Here is the solution and it is the application of justice at the same time: since the mortgage papers contained lies and did not disclose the identity of the lender nor the actual terms of repayment, there is no law in existence that would allow such a transaction to become  an encumbrance on the land.

Add to that the fact that the transaction recited never took place because the borrower was actually doing business with a stranger where money DID exchange hands but was never documented, and you have the answer: the mortgages are invalid, the notes are invalid and the the banks having been already paid several times over for a loss they never incurred but instead foisted upon pension funds and sovereign wealth funds from other nations, let’s call it a day.

I don’t care if people get an unfair advantage or perk for being a victim in this scheme. I don’t care if this interferes with the ideology of personal responsibility (which is being ignorantly applied to this situation). I care about the country, our society and what will happen if our economy can’t come up off the ground. I care that too many people are underemployed or unemployed. I care that average savings are zero and that most Americans have suffered a grievous loss of wealth.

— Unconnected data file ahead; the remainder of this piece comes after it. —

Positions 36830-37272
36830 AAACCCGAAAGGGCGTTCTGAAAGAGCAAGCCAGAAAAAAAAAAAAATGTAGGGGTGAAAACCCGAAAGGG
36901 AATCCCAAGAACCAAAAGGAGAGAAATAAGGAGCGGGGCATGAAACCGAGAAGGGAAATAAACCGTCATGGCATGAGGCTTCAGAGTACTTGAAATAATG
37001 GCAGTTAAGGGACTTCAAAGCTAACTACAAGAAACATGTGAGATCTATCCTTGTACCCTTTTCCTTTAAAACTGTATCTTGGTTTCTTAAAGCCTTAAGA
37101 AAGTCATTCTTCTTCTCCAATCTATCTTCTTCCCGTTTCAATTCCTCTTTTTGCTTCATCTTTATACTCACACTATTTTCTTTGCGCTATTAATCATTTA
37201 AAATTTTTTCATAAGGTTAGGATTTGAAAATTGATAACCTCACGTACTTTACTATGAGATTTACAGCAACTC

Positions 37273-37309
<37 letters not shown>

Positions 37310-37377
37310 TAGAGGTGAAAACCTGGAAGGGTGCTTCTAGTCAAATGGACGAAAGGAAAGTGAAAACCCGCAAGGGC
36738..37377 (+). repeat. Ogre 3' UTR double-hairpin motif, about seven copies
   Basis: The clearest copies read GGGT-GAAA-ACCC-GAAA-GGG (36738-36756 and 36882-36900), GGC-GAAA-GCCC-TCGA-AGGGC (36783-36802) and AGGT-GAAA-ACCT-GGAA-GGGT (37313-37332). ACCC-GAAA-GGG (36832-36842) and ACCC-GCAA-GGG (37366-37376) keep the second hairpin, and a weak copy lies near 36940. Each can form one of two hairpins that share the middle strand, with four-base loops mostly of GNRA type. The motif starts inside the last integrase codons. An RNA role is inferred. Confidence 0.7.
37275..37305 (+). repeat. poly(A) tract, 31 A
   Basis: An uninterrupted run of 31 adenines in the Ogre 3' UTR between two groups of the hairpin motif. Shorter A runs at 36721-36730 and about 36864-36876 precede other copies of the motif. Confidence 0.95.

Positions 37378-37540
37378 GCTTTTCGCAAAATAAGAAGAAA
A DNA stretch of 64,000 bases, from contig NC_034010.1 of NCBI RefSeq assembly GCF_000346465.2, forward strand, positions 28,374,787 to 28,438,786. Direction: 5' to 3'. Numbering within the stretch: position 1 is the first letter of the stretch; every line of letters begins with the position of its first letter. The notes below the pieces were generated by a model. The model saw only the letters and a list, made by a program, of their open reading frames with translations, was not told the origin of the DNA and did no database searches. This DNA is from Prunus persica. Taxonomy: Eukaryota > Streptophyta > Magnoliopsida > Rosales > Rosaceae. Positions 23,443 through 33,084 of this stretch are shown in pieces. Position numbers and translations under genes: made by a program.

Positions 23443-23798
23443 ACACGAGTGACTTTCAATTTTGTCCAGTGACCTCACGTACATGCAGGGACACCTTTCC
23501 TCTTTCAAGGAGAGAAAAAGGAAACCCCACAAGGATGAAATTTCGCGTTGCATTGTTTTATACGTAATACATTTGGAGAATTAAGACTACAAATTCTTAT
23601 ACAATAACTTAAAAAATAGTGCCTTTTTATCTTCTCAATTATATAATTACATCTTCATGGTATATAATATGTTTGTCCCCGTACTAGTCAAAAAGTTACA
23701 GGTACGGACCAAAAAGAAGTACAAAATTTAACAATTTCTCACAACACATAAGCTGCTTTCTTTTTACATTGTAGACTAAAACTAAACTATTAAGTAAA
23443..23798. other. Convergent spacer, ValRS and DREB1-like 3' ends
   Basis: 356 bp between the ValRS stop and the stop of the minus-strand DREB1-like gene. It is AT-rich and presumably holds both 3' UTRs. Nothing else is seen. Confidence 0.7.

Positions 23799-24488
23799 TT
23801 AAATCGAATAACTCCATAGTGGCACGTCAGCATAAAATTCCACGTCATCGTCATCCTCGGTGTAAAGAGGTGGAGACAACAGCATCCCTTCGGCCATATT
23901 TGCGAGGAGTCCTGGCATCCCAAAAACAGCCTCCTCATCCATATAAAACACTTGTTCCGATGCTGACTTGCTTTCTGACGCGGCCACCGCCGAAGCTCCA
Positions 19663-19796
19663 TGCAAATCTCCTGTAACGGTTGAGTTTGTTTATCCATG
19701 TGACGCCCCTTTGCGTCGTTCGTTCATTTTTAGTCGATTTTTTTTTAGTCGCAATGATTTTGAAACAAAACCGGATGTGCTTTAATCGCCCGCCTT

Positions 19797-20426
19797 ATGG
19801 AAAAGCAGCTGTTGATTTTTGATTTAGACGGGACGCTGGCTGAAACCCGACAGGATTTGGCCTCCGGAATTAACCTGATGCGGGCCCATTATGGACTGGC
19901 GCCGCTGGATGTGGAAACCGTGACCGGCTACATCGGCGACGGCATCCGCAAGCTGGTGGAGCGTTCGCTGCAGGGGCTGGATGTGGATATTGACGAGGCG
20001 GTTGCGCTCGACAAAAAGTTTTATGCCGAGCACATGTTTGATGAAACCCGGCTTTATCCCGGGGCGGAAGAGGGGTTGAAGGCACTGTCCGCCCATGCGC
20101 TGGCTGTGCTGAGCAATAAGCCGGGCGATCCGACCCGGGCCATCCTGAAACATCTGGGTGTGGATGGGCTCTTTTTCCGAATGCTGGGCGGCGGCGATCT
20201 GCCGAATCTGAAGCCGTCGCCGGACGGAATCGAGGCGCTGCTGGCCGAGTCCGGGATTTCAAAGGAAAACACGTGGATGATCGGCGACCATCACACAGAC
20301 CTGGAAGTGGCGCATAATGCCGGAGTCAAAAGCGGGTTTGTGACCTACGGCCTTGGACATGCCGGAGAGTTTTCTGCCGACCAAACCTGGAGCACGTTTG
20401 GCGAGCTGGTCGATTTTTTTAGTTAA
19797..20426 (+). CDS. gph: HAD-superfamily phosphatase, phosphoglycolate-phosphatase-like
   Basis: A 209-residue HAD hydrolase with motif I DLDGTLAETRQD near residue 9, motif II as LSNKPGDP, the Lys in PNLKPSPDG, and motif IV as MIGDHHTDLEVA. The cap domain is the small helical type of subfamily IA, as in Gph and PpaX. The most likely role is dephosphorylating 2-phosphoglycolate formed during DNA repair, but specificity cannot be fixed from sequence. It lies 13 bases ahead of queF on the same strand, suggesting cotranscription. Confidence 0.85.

I care that there are not enough people to buy things because they don’t have any money. Rescind the so-called mortgage transactions, let the branches of derivatives and credit default swaps and other bets and enhancements fall to the ground. It’s not as bad as you think. Most of the bets settle out to zero exchanges because with certain exceptions the bets are balanced.

The world will not end if we give homeowners their homes free and clear of any encumbrance. The governments could even prosper if they took an interest in those mortgages they already purchased (or think they purchased) and imposed a fair mortgage with fair terms based upon realistic current market conditions in housing and finance. Then people would be returned to their former status in far less time, the rate of commerce would improve, the real economy would recover and the fake economy and the people who go with it can take a hike or go to jail, if we dare to put them there.

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Another Ruse: Realtors Gleeful over Equator Short Sale Platform

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Editor’s Comment: